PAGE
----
Once again, someone has the notion to do a report about how much of an economic impact the 18-25 year old demographic (affectionally called “Generation Y”) is going to have on business. Not only are Gen Y’s highly targeted for television, radio, movies, advertisements, and other assorted products, but according to the Colorado Springs Business Journal, now these businesses are catering and going out of their way to provide services to meet the needs of this segment, who is also quite tech-saavy.
Frankly, I think that’s fine because I’m at the end of that demographic and I think that it’s quite nice for companies to think about my needs for a change. Businesses definitely want to make things easier and more convenient for people to log into their system using their computers, laptops, cell phones, PDAs, and other handheld devices. With 60 million people fitting the description of a Generation Y’er, it’s a great audience to have, if you can attract their attention — and especially if you can grab them online (82% of them are Internet-connected, according to a 2005 Pew Internet and American Life Project study).
Two items that come to mind (one of which was listed in the article):
(1) How can you market a product to this highly marketable and influential segment and have them relate to it? In one part of this article, 23-year-old Brian Simms said “In order to be in the game, you have to offer something that people can genuinely relate to, and it has to be reputable…” I can imagine it’s like hanging out with an older generation family member and they want to be closer to you so they try and talk the same way as you do — how embarassing is that? Do you want to be seen near them after that? If they pull it off right and sound like they’re geniune and not trying too hard, then perhaps yes. And this can go the same way with companies who want to market their products to the Generation Y demographic — be geunine and create something this segment can relate to.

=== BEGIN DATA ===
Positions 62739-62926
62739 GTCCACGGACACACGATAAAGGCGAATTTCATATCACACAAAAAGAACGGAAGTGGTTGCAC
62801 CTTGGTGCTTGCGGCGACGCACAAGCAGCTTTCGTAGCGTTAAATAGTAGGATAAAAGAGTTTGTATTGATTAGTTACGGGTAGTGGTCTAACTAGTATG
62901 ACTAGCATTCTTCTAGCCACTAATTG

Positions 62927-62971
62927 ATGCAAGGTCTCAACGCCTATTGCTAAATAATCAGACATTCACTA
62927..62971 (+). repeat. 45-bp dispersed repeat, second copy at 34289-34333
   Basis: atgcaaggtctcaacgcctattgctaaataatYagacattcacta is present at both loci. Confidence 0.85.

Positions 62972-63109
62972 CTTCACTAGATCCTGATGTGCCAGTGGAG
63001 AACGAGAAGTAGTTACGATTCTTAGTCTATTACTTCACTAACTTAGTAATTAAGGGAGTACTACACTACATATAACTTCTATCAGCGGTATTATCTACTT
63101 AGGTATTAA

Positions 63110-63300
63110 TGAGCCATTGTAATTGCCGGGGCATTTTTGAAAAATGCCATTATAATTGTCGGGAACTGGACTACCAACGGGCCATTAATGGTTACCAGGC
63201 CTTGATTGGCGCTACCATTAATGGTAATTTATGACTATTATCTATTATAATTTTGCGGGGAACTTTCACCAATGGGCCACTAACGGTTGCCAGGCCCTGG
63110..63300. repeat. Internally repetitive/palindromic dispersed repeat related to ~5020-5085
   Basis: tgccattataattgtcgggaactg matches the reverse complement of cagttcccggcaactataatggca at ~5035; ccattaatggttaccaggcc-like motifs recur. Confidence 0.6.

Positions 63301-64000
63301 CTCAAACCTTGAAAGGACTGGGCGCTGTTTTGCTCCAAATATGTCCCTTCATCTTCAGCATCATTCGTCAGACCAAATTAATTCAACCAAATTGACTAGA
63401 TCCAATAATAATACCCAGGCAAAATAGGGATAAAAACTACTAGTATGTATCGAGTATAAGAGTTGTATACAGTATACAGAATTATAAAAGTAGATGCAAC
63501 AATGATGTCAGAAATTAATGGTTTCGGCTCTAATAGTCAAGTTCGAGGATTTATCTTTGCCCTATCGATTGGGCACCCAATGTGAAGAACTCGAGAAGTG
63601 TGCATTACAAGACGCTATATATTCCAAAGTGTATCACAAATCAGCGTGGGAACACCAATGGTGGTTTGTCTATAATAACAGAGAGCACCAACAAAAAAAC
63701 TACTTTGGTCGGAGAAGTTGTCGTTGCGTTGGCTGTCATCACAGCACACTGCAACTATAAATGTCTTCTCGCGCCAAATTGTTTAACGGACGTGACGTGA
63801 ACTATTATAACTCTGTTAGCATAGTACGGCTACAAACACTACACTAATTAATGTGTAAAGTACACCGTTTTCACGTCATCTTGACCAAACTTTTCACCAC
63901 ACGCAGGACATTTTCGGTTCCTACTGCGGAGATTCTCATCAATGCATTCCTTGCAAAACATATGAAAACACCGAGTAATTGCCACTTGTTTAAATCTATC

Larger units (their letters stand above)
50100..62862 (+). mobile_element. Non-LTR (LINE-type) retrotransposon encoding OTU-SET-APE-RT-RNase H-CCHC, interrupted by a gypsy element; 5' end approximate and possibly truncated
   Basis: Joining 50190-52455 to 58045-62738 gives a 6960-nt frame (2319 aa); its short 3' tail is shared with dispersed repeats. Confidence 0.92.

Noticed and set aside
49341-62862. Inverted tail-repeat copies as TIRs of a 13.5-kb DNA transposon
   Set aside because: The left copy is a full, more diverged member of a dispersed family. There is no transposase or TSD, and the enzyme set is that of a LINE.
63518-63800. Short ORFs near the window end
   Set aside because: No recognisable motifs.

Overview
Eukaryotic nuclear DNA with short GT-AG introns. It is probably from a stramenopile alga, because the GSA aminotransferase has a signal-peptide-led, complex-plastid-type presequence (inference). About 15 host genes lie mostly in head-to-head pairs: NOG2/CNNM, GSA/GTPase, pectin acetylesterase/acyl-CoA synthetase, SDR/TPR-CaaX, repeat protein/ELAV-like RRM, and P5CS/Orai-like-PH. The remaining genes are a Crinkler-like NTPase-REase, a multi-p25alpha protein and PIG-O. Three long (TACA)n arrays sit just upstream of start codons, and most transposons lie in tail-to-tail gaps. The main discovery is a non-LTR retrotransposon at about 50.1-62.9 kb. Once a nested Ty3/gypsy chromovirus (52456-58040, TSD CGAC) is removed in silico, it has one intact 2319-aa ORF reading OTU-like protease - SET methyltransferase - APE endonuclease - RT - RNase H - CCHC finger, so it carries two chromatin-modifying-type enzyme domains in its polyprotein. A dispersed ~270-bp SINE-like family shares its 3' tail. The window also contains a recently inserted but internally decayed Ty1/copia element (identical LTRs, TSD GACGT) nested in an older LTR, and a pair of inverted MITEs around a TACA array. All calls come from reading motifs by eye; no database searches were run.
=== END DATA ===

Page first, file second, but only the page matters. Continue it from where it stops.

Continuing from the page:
(2) As a result of this increase in marketing towards this economic powerhouse, what will be the increase in the number of phishing and internet fraud/identity theft cases throughout the United States? What about its impact on the world stage? As more banks are competing with their services and sending e-mails to their 18-25 year old market, what measures are they taking to ensure privacy and legitimacy? Are companies who post banners and/or advertisements on “hip and trendy” websites thinking about reputation and are catering towards this market?